On Unix-like operating systems, sudo allows users to run programs with the same security privileges given to the superuser (also known as root, administrator, admin, or supervisor). It originally meant "superuser do" because sudo was invented to run commands only as the superuser on older versions of Linux.

How do you list all the sudo users on a Ubuntu machine?

You can do this using the getent command:

    
      getent group sudo
    
  

The output should look something like this:

    
      sudo:x:27:bob,bill
    
  

This command queries the /etc/group file in your system and gets each entry that matches sudo.

The output format is as follows:

    
      group:password:GID:user(s)
    
  

Here's an explanation for each item:

  • group is the name of the given group.
  • password is the encrypted group password. If this value is empty, it means there is no password. If the value is x, the password is in the /etc/gshadow file.
  • GID is the group ID.
  • users() is a comma-separated list of users that are members of the group. An empty value means there are no users in the group.

If you want to output only the list of usernames and remove the rest of the items, use this command:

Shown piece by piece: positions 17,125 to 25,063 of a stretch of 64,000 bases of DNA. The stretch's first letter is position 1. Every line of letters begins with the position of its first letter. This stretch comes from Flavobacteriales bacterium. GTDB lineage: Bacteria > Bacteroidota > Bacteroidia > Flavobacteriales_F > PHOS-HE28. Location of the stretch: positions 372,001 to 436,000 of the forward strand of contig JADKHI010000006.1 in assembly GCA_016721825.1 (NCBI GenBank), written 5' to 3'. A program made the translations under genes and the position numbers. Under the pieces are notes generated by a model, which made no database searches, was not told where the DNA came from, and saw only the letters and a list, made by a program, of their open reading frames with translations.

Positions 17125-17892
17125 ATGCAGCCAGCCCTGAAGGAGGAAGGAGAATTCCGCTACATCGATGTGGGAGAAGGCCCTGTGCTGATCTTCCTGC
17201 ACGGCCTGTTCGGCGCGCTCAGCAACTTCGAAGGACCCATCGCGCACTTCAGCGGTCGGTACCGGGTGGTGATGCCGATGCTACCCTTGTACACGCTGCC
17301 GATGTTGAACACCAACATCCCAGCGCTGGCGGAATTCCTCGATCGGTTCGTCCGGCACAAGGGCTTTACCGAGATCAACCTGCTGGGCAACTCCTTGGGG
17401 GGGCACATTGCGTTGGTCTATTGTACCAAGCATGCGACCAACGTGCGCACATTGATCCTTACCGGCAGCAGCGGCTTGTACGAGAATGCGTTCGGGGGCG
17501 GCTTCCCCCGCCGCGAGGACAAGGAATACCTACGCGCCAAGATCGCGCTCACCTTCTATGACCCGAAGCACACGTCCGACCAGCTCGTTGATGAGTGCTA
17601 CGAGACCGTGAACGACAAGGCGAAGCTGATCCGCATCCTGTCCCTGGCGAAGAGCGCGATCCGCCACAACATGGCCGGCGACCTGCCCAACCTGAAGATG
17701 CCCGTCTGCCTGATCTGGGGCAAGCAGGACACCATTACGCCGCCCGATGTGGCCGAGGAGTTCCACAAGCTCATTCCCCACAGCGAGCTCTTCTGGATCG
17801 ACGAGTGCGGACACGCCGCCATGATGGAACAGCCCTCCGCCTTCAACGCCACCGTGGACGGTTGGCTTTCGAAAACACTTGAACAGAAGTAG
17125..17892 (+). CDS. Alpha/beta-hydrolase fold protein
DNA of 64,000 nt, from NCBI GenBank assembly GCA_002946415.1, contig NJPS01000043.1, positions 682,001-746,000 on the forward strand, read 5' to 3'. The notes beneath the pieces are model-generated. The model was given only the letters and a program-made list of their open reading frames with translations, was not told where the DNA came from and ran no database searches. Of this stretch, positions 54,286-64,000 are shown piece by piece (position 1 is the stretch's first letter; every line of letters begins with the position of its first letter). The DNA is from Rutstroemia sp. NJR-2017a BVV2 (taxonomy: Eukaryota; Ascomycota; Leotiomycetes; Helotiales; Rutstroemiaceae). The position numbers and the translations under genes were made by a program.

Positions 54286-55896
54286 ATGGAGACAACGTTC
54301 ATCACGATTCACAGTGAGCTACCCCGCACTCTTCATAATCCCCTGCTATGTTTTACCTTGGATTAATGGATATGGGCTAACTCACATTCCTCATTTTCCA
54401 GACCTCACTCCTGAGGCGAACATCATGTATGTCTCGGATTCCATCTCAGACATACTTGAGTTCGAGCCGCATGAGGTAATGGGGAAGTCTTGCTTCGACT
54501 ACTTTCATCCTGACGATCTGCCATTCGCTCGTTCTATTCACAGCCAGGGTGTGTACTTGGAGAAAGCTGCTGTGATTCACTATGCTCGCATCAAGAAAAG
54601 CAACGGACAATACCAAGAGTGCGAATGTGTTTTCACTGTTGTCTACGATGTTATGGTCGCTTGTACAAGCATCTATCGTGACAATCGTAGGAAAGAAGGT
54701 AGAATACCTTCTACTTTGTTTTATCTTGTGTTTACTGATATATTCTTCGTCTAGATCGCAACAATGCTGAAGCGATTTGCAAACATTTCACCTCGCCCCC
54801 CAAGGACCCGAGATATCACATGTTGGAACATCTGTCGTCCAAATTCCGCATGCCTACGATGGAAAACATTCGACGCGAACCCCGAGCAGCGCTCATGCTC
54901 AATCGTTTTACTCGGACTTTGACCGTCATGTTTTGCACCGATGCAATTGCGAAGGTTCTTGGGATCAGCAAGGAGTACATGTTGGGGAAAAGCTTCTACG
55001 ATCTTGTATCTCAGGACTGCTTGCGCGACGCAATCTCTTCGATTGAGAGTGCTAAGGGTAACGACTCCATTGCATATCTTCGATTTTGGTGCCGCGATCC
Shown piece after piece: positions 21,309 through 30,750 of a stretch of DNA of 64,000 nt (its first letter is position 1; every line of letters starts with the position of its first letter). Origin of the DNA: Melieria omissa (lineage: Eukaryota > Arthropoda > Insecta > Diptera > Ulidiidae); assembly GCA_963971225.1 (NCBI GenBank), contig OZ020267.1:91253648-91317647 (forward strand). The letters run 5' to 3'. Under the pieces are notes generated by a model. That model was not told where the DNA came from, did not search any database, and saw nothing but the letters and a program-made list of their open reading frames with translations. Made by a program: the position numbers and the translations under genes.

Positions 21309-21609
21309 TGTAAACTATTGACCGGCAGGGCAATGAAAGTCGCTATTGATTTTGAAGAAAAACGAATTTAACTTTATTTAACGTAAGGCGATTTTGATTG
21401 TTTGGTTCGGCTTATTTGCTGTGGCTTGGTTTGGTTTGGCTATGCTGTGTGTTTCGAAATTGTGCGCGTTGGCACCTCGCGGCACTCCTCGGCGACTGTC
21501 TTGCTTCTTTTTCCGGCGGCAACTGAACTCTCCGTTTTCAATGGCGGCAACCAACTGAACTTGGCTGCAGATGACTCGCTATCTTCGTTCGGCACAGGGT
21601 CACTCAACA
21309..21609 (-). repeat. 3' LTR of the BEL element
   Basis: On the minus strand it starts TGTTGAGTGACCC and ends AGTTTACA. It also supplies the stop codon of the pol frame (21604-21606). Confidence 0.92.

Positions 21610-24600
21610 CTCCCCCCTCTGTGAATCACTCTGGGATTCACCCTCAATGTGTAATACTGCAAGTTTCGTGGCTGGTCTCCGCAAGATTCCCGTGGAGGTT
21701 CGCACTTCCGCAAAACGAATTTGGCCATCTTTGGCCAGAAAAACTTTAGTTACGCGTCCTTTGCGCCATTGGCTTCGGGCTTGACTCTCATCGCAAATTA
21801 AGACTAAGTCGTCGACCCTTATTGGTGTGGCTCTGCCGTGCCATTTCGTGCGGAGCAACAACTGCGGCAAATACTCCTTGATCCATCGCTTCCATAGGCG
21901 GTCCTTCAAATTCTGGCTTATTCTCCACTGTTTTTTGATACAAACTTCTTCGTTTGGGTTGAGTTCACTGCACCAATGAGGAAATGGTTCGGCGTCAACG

getent group sudo | awk -F: '{print $4}'
    
  

This will output just the comma-delimited list of users:

    
      bob,bill
    
  

Also, you may need to check if a specific user has sudo access or not.

You can do this by using the -l and -U options together in a single command:

    
      sudo -l -U bob
    
  

If that user has sudo access, it will print the level of sudo access it has:

    
      User bob may run the following commands on comp:
          (ALL : ALL) ALL
    
  

If the user doesn't have sudo access, it will output this:

    
      User john is not allowed to run sudo on comp.
    
  

There you go! That's how you get a list of all the sudo users on a Ubuntu machine and check if a single user has sudo permissions.

Thanks for reading and happy computing!